Girl Scouts say they have millions of boxes of unsold cookies due to the pandemic

The Girl Scouts of the USA  reported an unsold surplus of 15 million boxes of cookies, the organization said Tuesday.

(CNN)Buying Girl Scout cookies has become a long-awaited yearly tradition for many people in the US.

But this year, the organization is faced with an unusual problem: Millions of boxes of cookies remain unsold, all because of the Covid-19 pandemic.
The Girl Scouts of the USA has has 15 million boxes of unsold cookies in surplus this year, with about 12 million boxes that never even left the baking warehouses, the organization said in a statement to CNN.
      "It's exceedingly rare to have significant excess inventory but the pandemic greatly impacted our cookie program, despite demand for cookies remaining strong," Girl Scouts said.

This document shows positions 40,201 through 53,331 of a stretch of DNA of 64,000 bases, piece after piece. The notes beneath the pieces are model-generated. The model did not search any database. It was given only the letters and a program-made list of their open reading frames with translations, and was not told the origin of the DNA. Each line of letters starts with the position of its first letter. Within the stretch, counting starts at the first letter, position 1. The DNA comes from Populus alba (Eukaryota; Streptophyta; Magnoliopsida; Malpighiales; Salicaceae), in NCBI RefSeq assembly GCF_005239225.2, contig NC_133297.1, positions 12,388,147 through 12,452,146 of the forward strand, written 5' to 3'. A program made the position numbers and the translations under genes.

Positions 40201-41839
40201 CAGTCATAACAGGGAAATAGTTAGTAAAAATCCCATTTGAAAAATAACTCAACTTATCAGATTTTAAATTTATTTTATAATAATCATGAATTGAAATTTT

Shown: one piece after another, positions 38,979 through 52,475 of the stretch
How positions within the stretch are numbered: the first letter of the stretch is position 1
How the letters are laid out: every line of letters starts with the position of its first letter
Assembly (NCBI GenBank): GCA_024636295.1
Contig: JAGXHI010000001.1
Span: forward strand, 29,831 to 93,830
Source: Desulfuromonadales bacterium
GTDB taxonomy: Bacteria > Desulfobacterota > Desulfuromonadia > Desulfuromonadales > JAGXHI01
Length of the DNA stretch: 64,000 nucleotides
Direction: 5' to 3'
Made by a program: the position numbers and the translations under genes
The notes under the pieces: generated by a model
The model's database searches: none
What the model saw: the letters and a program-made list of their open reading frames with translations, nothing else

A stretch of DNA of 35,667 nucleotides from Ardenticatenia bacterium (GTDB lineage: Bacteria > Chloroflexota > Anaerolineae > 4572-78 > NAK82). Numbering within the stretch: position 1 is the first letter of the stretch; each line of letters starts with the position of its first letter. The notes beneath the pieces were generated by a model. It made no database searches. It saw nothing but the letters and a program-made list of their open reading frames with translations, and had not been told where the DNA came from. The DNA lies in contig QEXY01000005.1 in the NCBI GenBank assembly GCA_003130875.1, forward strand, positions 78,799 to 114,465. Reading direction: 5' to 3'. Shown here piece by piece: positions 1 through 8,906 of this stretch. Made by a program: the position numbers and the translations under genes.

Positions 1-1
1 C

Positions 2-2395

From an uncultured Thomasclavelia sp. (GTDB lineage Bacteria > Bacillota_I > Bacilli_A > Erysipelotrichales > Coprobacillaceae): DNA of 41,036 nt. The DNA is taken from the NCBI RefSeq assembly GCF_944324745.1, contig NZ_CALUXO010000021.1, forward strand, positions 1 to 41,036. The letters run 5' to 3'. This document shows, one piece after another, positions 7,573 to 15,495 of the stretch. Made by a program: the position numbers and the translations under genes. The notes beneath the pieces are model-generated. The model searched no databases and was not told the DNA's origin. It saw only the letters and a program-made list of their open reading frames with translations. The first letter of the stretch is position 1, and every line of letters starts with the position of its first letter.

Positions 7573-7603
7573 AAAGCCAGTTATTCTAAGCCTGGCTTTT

Typically, Girl Scouts sells just under 200 million boxes of cookies per season, according to the organization. This season's numbers have yet to be calculated, but as of June, not all of them have sold.
          It doesn't mean that every regional council had a surplus of unsold boxes, though. Girl Scouts of Central Texas, for example, told CNN they did not experience an overstock of boxes.
          Girl Scouts of the USA said that 100% of the proceeds from each and every cookie purchase "stay local with the troop and its council to power essential leadership programming throughout the year, so we did everything we could to mitigate those losses to recoup lost revenue in addition to helping the bakers sell through their inventory."
            In years past, Girl Scout troops sold cookies outside grocery stories, libraries and in public parks. But with the Covid-19 pandemic, many troops went digital-only. Some even took to social media to advertise cookies. The organization also partnered with Grubhub in January to sell the cookies safely.
            The extra cookie boxes aren't available for individual purchase, but anyone interested can buy cookies that will be donated to first responders, food banks and "other worthy causes," the organization said.